To Introduce Architecture and Design Scotland’s Climate Action Towns work we reached out to a number of partners across Scotland to write a blog post on how Scotland’s Towns can work to address Climate change. Here Phil Prentice of Scotland’s Towns Partnership outlines how Scotland’s towns can tackle the Climate Emergency
Scotland is host to COP 26. And as we emerge from the hugely disruptive and damaging Covid 19 pandemic, the daily news bulletins and all the science is shifting attention to the Climate Emergency and showing us a planet under pressure and a neglected existential threat. And surely problems of this magnitude require big solutions, or do they?
Perhaps by turning the problem on its head and looking at it differently we could create more innovative and deliverable solutions whilst encouraging wider re-education, participation and behaviour change. Climate Change is already upon us and whilst the biggest contributors to carbon emissions (energy and transport) are being aggressively addressed at the macro level, we are already seeing changes to our precious eco system – leaf unfolding, bird migration, spawning grounds, costal erosion, egg laying, extreme weather events.
But Scotland is blessed with an abundance of natural resources that can help address Climate Change
And as a nation of towns, how can we encourage these businesses and townsfolk to play a vital role in our battle to save the planet and to embrace the opportunities presented by a greener and fairer recovery.
If we start with the simple question, “what can I as an individual do” and then ask “what can we as a community do”, we start to open up the art of the possible. And if these actions can be replicated across multiple towns, whilst having a local, direct and highly visible focus, collectively they can have a national impact. The dramatic and unprecedented COVID 19 lockdowns saw global greenhouse emissions drop by 6%. Science is now telling us that we need to reduce emissions annually by 5% for the next few decades, this means everything needs to change. So how can radical incrementalism or massive small deliver for our towns?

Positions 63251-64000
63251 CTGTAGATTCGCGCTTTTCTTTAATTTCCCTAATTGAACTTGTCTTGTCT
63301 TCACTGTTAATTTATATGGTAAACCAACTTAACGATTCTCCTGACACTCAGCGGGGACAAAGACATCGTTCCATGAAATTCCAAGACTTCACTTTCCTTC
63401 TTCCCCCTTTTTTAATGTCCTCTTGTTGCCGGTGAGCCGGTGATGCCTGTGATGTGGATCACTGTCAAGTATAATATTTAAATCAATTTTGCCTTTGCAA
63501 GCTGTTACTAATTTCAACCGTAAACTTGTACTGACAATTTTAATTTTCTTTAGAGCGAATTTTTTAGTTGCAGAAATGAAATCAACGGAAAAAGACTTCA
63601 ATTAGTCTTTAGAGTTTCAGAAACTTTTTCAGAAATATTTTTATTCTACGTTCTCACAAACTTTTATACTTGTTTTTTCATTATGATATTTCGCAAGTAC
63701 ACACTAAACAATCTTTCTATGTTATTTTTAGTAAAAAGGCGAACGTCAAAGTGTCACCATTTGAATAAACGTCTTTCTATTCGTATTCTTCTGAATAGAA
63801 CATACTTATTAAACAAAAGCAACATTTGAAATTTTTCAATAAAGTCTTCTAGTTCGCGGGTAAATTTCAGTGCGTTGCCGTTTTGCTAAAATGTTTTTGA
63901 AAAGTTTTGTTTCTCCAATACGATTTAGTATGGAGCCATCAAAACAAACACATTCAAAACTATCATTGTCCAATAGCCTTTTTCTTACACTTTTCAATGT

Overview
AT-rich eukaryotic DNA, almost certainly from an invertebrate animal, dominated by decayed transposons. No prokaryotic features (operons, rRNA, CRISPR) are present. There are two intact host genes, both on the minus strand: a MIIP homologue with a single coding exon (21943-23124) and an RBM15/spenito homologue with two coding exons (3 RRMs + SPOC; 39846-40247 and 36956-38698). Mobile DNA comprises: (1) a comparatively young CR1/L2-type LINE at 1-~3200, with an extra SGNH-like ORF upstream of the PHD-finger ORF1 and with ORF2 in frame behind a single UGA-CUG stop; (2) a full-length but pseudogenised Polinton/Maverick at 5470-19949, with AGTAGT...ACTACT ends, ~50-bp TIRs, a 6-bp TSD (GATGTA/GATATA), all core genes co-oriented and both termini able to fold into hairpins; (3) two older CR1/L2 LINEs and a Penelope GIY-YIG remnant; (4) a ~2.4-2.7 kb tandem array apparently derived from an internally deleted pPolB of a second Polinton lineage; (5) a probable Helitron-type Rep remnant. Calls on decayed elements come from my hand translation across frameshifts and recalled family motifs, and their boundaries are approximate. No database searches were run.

Climate Action in Towns
Much of the change has already started. COVID has created new working, educational, living and commuting patterns, much of which will be consolidated. Much can be achieved taking small collaborative steps to embed and build on this return to localism. A good example is the Scotland Loves Local Programme. Supported by a national media campaign, a £10m fund, national Awards and the Town and City Gift Card Platform, it is an attempt to build on the positives created by a pandemic – resilience, compassion, community wealth, awareness of what’s around us and what is precious. In the context of towns, we hope that this programme will lead to more activities such as increased local shopping and markets, more active travel, green and blue infrastructure, circular economy and reduced waste, reduced emissions, flood prevention, drainage, biodiversity, car sharing, electrification, home insulation, Local micro energy generation and storage projects, reclamation of vacant and brownfield sites for tree planting, rain gardens and community growing.
There is growing awareness and a lot of emerging best practice across Scotland. The Core and Halo projects in East Ayrshire, Greener Kirkcaldy, Sustainable Dunbar, Edinburgh and Glasgow’s green transport corridors and low emission zones.
COP26 is potentially the most important global conference in our history. Let’s use this to showcase the art of the possible, a radical approach and the role that towns can play.
Phil Prentice is CEO of Scotland’s Towns Partnership the organisation leading on Scotland Loves Local National Programme Director for Scotland’s Improvement Districts and a Director of the UK High Streets Taskforce.
Updated August 2021.
Image supplied by Scotland’s Towns Partnership, shows a photograph a busy pedestrianised high street with groups of people walking and shopping.